An obligation is a juridical relation whereby a person (called the creditor) may demand from another (called the debtor) the
observance of a determinative conduct (the giving, doing or not doing), and in case of breach, may demand satisfaction from the
assets of the latter.
Art. 1157 of the Civil Code provides that Obligations arise from (1) Law; (2) Contracts; (3) Quasi-contracts; (4) Acts or omissions
punished by law; and (5) Quasi-delicts.
The mere assertion of a right and claim of an obligation in an initiatory pleading, whether a Complaint or Petition, without
identifying the basis or source thereof, is merely a conclusion of fact and law. (In the case at bar, although the Petition in SEC
Case No. 02-94-4678 does allege respondents right to subscribe to the IPOs of corporations listed in the stock market at their
offering prices, and petitioners obligation to continue respecting and observing such right, the Petition utterly failed to lay down
the source or basis of respondents right and/or petitioners obligation.)
Respondent merely quoted in his Petition the MKSE Board Resolution, passed sometime in 1989, granting him the position of
Chairman Emeritus of MKSE for life. However, there is nothing in the said Petition from which the Court can deduce that
respondent, by virtue of his position as Chairman Emeritus of MKSE, was granted by law, contract, or any other legal source, the
right to subscribe to the IPOs of corporations listed in the stock market at their offering prices. (allocation of IPO shares was
merely alleged to have been done in accord with a practice normally observed by the members of the stock exchange)
A practice or custom is, as a general rule, not a source of a legally demandable or enforceable right.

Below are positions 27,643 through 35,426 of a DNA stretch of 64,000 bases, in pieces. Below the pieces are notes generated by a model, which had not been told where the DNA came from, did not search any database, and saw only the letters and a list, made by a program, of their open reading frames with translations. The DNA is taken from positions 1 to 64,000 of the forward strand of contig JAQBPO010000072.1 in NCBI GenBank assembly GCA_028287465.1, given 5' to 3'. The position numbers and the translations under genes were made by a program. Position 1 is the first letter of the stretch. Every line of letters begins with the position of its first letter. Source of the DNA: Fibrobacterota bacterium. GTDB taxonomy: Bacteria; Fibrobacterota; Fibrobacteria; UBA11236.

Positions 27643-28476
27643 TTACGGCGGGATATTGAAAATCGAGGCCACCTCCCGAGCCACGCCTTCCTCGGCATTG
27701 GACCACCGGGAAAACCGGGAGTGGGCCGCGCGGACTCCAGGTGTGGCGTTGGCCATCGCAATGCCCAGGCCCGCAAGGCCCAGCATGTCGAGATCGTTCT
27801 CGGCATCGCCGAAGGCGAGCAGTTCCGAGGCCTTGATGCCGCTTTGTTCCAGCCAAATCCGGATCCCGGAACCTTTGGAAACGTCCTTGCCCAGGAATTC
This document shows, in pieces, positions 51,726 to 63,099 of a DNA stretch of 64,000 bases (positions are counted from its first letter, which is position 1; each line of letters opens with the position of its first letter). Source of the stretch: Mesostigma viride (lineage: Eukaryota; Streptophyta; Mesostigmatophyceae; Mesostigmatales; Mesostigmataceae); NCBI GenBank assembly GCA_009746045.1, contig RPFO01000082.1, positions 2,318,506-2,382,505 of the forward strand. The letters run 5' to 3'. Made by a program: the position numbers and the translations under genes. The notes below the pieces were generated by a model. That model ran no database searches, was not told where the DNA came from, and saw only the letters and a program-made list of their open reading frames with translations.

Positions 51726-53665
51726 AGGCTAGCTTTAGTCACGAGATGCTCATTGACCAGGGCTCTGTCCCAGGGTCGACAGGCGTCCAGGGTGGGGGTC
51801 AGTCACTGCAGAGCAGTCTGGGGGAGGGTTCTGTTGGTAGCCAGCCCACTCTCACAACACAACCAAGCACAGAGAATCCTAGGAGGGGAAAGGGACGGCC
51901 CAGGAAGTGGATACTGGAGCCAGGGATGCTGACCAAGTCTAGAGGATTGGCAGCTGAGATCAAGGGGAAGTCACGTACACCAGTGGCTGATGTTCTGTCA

2. ANG YU ASUNCION VS CA Ang Yu Asuncion, Arthur Go and Keh Tiong vs. CA and Buen Realty Development Corp.

FACTS: On July 29, 1987, a Second Amended Complaint for Specific Performance was filed by Ang Yu Asuncion and Keh Tiong, et
al., against Bobby Cu Unjieng and Jose Tan before the Regional Trial Court of Manila. The plaintiffs were tenants or lessees of
residential and commercial spaces owned by defendants in Binondo, Manila. On several conditions defendants informed the
plaintiffs that they are offering to sell the premises and are giving them priority to acquire the same. During negotiations, Bobby
Cu Unjieng offered a price of P6 million while plaintiffs made a counter of offer of P5 million. Plaintiff thereafter asked the
1
defendants to put their offer in writing to which the defendants acceded. In reply to defendants letter, plaintiffs wrote, asking
that they specify the terms and conditions of the offer to sell. When the plaintiffs did not receive any reply, they sent another
letter with the same request. Since defendants failed to specify the terms and conditions of the offer to sell, and because of
information received that the defendants were about to sell the property, plaintiffs were compelled to file the complaint to
compel defendants to sell the property to them. The court dismissed the complaint on the ground that the parties did not agree
upon the terms and conditions of the proposed sale, hence, there was no contract of sale at all. On November 15, 1990, the Cu
Unjieng spouses executed a Deed of Sale transferring the property in question to Buen Realty and Development Corporation.